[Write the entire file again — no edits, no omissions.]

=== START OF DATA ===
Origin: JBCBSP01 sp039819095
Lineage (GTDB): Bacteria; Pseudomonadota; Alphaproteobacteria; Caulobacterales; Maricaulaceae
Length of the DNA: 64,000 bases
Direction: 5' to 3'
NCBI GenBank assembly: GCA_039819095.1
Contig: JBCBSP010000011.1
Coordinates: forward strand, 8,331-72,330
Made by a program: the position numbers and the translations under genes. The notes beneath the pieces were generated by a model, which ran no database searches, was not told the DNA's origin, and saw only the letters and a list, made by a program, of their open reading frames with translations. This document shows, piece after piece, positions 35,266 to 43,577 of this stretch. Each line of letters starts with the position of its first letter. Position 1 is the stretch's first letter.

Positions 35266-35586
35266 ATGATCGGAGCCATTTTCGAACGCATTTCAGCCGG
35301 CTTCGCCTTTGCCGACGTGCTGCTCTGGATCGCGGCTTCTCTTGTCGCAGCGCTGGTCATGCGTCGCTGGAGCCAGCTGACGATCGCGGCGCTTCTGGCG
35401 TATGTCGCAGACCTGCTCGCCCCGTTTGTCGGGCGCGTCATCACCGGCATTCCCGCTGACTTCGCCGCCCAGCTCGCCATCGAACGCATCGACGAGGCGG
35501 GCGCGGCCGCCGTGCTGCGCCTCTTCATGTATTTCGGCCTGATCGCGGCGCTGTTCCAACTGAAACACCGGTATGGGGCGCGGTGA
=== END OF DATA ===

Origin: JBCBSP01 sp039819095
Lineage (GTDB): Bacteria; Pseudomonadota; Alphaproteobacteria; Caulobacterales; Maricaulaceae
Length of the DNA: 64,000 bases
Direction: 5' to 3'
NCBI GenBank assembly: GCA_039819095.1
Contig: JBCBSP010000011.1
Coordinates: forward strand, 8,331-72,330
Made by a program: the position numbers and the translations under genes. The notes beneath the pieces were generated by a model, which ran no database searches, was not told the DNA's origin, and saw only the letters and a list, made by a program, of their open reading frames with translations. This document shows, piece after piece, positions 35,266 to 43,577 of this stretch. Each line of letters starts with the position of its first letter. Position 1 is the stretch's first letter.

Positions 35266-35586
35266 ATGATCGGAGCCATTTTCGAACGCATTTCAGCCGG
35301 CTTCGCCTTTGCCGACGTGCTGCTCTGGATCGCGGCTTCTCTTGTCGCAGCGCTGGTCATGCGTCGCTGGAGCCAGCTGACGATCGCGGCGCTTCTGGCG
35401 TATGTCGCAGACCTGCTCGCCCCGTTTGTCGGGCGCGTCATCACCGGCATTCCCGCTGACTTCGCCGCCCAGCTCGCCATCGAACGCATCGACGAGGCGG
35501 GCGCGGCCGCCGTGCTGCGCCTCTTCATGTATTTCGGCCTGATCGCGGCGCTGTTCCAACTGAAACACCGGTATGGGGCGCGGTGA